This page has been archived and is no longer updated.Find out more about page archiving.

Githead Landing Review

Album. Released 2009.  

BBC Review

Hard to really get excited about, but very easy to enjoy.

Andrzej Lukowski 2009

As a frontman, Colin Newman is clearly a character driven to extreme bursts of activity. The first, of course, came in the late 70s, when he put out three classic albums in as many years with ultra-influential post-punks Wire. Following a break, the band’s impressively abrasive mid period accounted for a whopping five albums between 1987 and 1991. This decade’s incarnation may have only managed a humble two albums and three EPs since 2002, but add to that the four records Newman has whacked out with Githead, and you have a man evidently not taking middle age as any excuse to break the work rate of a lifetime.

So pretty impressive, but there is one slight downside: homogeneity. Wire’s recent Object 47 was their poppiest, most blissful moment to date; as a result it felt somewhat adrift of 2002’s astonishingly brutal Send, but much more akin to the works of Githead, who are a little on the krautrock side and sport a female co-vocalist in Newman’s wife Malka Spigel, but can otherwise be best described as ‘Newman-esque’ in sound.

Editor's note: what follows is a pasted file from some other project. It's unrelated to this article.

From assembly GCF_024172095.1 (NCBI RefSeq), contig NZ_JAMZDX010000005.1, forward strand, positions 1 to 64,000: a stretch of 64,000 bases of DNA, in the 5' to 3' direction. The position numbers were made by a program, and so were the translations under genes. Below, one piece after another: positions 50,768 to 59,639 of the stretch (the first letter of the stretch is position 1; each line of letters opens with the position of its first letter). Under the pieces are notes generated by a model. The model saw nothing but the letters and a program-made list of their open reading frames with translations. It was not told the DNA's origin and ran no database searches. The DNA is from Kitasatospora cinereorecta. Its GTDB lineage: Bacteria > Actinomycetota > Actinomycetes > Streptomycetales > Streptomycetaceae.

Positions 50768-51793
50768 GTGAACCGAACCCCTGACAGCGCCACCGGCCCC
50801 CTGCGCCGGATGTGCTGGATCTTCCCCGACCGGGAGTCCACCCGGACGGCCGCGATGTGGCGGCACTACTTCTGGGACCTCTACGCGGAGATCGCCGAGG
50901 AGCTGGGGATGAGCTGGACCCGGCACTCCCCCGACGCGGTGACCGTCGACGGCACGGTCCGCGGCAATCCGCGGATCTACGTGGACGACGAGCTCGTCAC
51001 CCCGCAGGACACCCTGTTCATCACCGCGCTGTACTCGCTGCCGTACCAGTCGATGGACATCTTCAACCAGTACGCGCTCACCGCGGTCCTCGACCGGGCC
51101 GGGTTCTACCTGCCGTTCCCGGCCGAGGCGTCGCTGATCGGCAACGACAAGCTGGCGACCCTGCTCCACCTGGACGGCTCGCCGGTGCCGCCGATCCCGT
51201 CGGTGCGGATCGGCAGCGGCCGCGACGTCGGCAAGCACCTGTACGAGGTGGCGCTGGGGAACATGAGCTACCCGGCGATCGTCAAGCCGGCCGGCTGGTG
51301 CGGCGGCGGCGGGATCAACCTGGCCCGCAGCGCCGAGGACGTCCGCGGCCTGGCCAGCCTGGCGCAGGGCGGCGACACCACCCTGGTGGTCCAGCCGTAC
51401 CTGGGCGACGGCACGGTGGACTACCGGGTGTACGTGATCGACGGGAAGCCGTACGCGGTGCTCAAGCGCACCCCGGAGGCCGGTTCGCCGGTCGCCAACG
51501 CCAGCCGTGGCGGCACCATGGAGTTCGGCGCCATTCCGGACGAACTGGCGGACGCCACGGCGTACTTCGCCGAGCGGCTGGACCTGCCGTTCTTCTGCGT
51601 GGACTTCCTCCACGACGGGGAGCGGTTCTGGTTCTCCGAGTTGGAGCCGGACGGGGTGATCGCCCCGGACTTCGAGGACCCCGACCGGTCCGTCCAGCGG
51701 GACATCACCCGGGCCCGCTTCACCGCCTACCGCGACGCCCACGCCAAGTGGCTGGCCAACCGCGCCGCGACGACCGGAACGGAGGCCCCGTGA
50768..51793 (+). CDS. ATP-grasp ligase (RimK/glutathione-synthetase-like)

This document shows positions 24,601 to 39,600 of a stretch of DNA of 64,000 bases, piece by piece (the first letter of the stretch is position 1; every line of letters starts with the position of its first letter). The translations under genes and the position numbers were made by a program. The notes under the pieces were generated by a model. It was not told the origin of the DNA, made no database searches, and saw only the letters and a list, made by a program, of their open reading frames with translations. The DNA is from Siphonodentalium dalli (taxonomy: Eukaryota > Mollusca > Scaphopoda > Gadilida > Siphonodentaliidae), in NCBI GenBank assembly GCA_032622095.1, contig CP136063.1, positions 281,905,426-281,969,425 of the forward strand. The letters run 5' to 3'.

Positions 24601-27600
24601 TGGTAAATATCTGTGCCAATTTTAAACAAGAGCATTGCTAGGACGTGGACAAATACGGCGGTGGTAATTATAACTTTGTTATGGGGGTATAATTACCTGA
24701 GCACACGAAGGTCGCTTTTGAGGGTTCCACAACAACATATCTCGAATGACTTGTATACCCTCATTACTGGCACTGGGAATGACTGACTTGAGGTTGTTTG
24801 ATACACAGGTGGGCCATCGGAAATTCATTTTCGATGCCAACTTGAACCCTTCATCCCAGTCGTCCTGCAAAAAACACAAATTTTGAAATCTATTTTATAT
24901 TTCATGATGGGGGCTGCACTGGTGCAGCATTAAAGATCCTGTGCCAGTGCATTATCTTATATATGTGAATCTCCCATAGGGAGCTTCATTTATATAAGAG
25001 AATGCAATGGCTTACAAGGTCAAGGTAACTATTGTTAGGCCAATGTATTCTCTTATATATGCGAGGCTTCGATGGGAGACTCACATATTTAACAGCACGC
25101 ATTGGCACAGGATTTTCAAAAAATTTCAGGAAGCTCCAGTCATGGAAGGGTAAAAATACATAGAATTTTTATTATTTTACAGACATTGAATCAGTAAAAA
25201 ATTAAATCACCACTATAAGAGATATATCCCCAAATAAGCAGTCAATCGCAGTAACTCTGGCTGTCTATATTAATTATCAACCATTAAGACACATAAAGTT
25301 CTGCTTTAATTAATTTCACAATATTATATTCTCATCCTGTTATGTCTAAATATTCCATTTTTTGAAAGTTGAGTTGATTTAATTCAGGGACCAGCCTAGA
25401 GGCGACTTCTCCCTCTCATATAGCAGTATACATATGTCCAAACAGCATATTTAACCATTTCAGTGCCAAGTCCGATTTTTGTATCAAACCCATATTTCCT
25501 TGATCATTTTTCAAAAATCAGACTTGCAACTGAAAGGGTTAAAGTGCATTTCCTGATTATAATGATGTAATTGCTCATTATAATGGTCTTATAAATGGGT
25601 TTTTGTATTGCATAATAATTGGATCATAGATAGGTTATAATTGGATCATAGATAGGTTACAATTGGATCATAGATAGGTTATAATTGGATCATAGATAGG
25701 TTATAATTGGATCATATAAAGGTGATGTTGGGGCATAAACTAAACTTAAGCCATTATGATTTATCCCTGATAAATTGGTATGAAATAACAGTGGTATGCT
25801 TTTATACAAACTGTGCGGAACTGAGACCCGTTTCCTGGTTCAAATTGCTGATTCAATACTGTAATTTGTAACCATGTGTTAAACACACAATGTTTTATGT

This perhaps explains why Landing, Githead’s third album, pulls off the feat of being hard to really get excited about, but very easy to enjoy. There’s no longer much sense of Newman crafting records based on bold artistic conceits – he just does stuff, some of which becomes Wire, most of which becomes Githead. Fortunately the ‘stuff’ that comprises Landing is generally of the top shelf variety, from the melancholic shimmer of opening instrumental Faster, its hazy guitar figure drifting forward, friction-free, via the icy, streamlined pop of Take Off and From My Perspective, on through to Over the Limit’s cantankerous list of petty grudges (on which Newman does a solid job of sounding like a regular 55-year-old curmudgeon).

Though united by a cleaner, somewhat more European sound than previous records, Landing nonetheless feels like a strangely amorphous entity beyond that – rearrange the songs or pull in a track off Object 47, and you’re not left with a significantly different entity. Colin Newman makes a lot of music, in collaboration with a lot of people. Landing just happens to be some of it, but fortunately it happens to be pretty good.

Creative Commons Licence This work is licensed under a Creative Commons Licence. If you choose to use this review on your site please link back to this page.